Growth Mindset–a term to describe an understanding that intelligence can be developed, just like any muscle in the human body. People with a growth mindset believe their abilities can be developed through hard work and persistence, even if they weren’t born with a given “talent” to do something. In contrast, students (and adults!) who consider themselves as “good” at some things and not at others, such as “not good at math” or “not artistic”, usually think they are born with a given intelligence and set of talents. We call this a “fixed mindset”.
Growth Mindset in the Classroom
Ok, so this “Growth Mindset” stuff sounds good and all, but how does it work in the classroom? As a teacher, nothing is more disheartening than to hear a child say “I can’t” or “it’s too hard”. I strive to reach each child at their individual level and believe that they can achieve, even when they don’t. The goal for explicitly teaching growth mindset is to help students learn that there are strategies for achieving even the hardest of goals when we approach our challenges with grit and resiliency. Consider Austin’s story…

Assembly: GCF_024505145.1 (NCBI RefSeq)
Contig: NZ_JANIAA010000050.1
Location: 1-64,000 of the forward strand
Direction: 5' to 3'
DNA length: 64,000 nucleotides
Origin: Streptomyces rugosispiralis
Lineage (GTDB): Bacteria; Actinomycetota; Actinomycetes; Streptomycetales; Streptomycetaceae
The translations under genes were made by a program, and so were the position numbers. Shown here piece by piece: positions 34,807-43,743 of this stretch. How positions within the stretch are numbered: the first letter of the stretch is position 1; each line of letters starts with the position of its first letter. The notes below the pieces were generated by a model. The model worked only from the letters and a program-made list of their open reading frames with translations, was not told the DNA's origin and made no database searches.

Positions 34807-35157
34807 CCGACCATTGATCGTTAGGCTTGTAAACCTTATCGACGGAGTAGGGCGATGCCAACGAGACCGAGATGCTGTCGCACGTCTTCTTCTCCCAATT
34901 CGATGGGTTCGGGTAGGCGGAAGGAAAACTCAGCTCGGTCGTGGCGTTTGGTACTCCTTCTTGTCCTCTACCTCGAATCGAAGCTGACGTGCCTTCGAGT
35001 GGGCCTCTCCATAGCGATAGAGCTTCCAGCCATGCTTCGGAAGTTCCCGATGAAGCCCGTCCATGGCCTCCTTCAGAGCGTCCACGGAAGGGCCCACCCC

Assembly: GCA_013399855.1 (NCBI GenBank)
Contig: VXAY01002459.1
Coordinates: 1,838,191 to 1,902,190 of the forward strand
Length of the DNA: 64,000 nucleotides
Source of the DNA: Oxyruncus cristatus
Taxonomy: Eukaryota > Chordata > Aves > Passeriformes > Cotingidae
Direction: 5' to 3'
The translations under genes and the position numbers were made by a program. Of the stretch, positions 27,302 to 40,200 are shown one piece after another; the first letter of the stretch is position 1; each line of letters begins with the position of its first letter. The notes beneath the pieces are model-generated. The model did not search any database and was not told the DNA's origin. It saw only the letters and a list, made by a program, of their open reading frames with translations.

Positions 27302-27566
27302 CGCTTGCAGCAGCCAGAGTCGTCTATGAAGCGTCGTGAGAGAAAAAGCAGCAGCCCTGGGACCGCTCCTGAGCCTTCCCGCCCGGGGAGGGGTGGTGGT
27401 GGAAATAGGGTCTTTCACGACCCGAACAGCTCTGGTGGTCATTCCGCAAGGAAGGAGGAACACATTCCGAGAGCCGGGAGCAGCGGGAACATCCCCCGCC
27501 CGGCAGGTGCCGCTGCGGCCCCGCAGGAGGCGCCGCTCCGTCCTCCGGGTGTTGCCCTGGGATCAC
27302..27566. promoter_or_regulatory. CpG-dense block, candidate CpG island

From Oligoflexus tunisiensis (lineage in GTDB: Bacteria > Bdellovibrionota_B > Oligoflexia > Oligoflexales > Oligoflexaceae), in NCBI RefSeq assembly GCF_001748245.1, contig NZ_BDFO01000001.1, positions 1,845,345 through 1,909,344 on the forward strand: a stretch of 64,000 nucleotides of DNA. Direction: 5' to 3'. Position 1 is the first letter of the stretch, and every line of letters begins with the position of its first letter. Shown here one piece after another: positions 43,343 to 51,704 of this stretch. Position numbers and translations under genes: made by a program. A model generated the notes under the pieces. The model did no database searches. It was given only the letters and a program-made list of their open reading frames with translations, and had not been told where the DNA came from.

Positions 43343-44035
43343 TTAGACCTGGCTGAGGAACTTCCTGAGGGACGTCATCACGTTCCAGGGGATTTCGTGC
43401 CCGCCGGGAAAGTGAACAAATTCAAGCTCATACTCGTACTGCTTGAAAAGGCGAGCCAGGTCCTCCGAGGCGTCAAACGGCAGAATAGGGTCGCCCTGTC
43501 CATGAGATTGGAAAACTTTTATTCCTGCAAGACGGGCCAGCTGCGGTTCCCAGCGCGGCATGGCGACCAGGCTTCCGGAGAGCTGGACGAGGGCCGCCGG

What can I do at home?
For Growth Mindset to be most effective, parents and teachers need to work together. You might be wondering, though, “What can I do? How can I help my student develop a growth mindset?” Showing value in growth and improvement at home is key. For example, if a student goes from scoring a 55% on an assessment to scoring a 68%, we have two choices. We can either look at the 68% as an unimpressive “D+” or we can celebrate it as a big increase in a skill or concept. Now, understand, I’m not suggesting you throw a party over a D+, but rather that you recognize where your student started and his or her improvement over time.
Here are some other tips for helping promote a growth mindset at home:
- Encourage your child to take risks and tackles new challenges at school.
- Praise your child not for the ease with which he or she learns a concept but for the amount of effort put into learning it.
- Communicate with school if problems arise.
- Emphasize perseverance and effort in extracurricular activities. For example, “I’m proud of how much effort you put into that basketball game.” instead of “I’m proud of how many points you scored in the game.”
There’s also a great tutorial designed for parents on Growth Mindset that is well worth the 30 minutes it takes to complete it. Find it here: Growth Mindset for Parents
Do You Know This Guy? (I’m sure you do!)
How Not to Talk to Your Kids (New York Magazine Cover Story)
What Every (Great) Parent Should Know About the Mindset of Success
Why Praise Can be Bad for Kids (Good Morning America)